10/27/2017 TimberGardener 0Comment
Fresh from the bog!

My parents live on the coast of Oregon, surrounded by berries of all kinds.  One is the cranberry, which is farmed in floodable bogs near their house.  It’s really cool to see how the berries are harvested, it’s a pretty efficient system, if you don’t mind getting wet! I visited during the fall harvest this year and bought a few exceedingly fresh bags from one of their neighbors.  I had never seen cranberries this big…they were the size of cherries.  Dan and his wife had never heard of anyone making cranberry wine, but they gave us the inside scoop on cranberry farming as they sorted some of the berries by hand.  I’VE never made cranberry wine before, so I couldn’t reassure them their berries were going to a good home.  We’ll find out in 6 months.  This wine was started on October 27, 2017.

Cranberry Wine

6 lbs cranberries (more like 7 lbs)
2 lbs raisins
6 lbs sugar

Sanitize 2 gallon fermenting bucket and lid.  Grind frozen cranberries and raisins through a 3/4 horsepower grinder (which happens to be out on your table because you just made sausage) on the coarse setting.  Pour sugar over the top.

2 tsp pectic enzyme
2 tsp yeast nutrient

Add 2 pinches k-meta to 4 cups water, add to bucket.  Boiled 1.75 gallons water with lid to sanitize.  Cool.  Add to bucket and stir thoroughly.  You will end up with a lot of liquid, I ended up with almost 4 gallons.  I was only aiming for 2, but cranberry taste is still very strong at the end.  Set in a cold place.

Brix 23 (13.5%)
Acidity 0.3% (need to adjust to 0.6%)
Gravity 1.100

Day 2: Pitch dry yeast Premier Rouge, good to 14% alcohol.

Day 4: Finally yeast is working…slow process!  May be because of low acidity.  Added 1/4 tsp tannin, 1/4 tsp yeast nutrient, 2 tsp tartaric acid (should have added acid earlier but I had to order it!).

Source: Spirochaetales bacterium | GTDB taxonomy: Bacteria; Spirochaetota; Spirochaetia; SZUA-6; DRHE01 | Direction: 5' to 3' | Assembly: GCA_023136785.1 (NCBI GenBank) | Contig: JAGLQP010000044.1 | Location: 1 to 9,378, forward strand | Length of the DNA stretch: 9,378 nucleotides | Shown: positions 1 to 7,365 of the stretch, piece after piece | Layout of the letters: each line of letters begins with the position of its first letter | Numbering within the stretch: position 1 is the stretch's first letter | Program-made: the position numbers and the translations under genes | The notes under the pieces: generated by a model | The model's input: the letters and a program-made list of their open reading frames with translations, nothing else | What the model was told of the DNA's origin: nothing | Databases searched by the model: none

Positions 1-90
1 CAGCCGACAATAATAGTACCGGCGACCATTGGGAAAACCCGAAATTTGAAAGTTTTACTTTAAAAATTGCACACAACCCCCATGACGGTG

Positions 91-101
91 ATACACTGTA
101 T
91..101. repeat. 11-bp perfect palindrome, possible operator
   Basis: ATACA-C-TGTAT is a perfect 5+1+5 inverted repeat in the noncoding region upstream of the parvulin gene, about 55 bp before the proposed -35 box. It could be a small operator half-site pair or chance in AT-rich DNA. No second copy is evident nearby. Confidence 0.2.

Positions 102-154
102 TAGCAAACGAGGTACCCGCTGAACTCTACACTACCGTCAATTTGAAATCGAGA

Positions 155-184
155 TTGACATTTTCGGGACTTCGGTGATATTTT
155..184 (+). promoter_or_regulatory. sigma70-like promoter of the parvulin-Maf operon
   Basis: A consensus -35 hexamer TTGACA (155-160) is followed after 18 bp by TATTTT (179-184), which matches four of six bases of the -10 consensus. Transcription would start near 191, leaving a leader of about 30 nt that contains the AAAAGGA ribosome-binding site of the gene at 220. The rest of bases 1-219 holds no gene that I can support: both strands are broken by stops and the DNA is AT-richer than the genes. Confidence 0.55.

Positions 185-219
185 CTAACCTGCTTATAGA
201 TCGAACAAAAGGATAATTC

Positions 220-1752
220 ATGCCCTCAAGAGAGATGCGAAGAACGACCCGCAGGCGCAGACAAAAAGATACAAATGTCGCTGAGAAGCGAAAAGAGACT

Day 5: Still bubbling, stirring 3 times a day.

Day 6: Still measuring at 1.050.  Too early to transfer to a secondary fermenter.  Too bad I’m leaving for several days, I’ll just hope it’s still fermenting slowly and I can rack when I get back!

Day 10: Acidity measured at 0.6%!  Racked, added 1 tsp tartaric acid to 3 gallon carboy to bump it up just a little more.  Squeezed lees through jelly bag.  Added pinch k-meta since I got my grubby hands all over it.

Day 31: Tasted – whoa cranberry!  It tastes just like you would think a cranberry wine would taste.  There is still some residual sugar, so it basically tastes like slightly alcoholic cranberry juice.  The lees are really cloudy at the bottom of the fermenter and I’d like them to pack down a little so I don’t lose a lot of juice.  I racked about a cup of juice into a container and added 3 Tbsp of prepared bentonite sludge.  It looks like liquid kitty litter and it hurts me to put it in my beautiful wine.  Poured the whole slurry back into the 3 gallon carboy and shook it gently.  Bentonite works best if there is still fermentation going on, so this should still be in the right window.


Day 33: I shook the carboy and moved it to a slightly warmer spot.  This cranberry is the slowest fermenting beverage I’ve made.  I think the bentonite is helping to pack the lees down a little bit, but I’m sure if I measured the gravity it would still be around 1.015…so we still have a way to go.  That’s okay…I’ll just go admire the beautiful, clear apple ciders in their gallon carboys.

Day 37: The cranberry is still bubbling once every 5 seconds even after it’s been kept in much warmer room.  It does seem to be a little bit clearer.

Day 73: We finally cleared out enough carboys to rack the cranberry wine!  After popping the airlock (still bubbling slowly after 73 days) we thiefed a sample…and it was so good!  I was worried about this one because of its crazy, long fermentation, but it tastes cleanly of cranberry with some residual sweetness (at 1.011 to be exact).  This one is getting stopped as it is…I don’t think I would want to drink a completely dry cranberry wine, and right now it’s almost perfect.

Beautiful dark cranberry wine! The carboy in front has a flashlight shining through to show the color.

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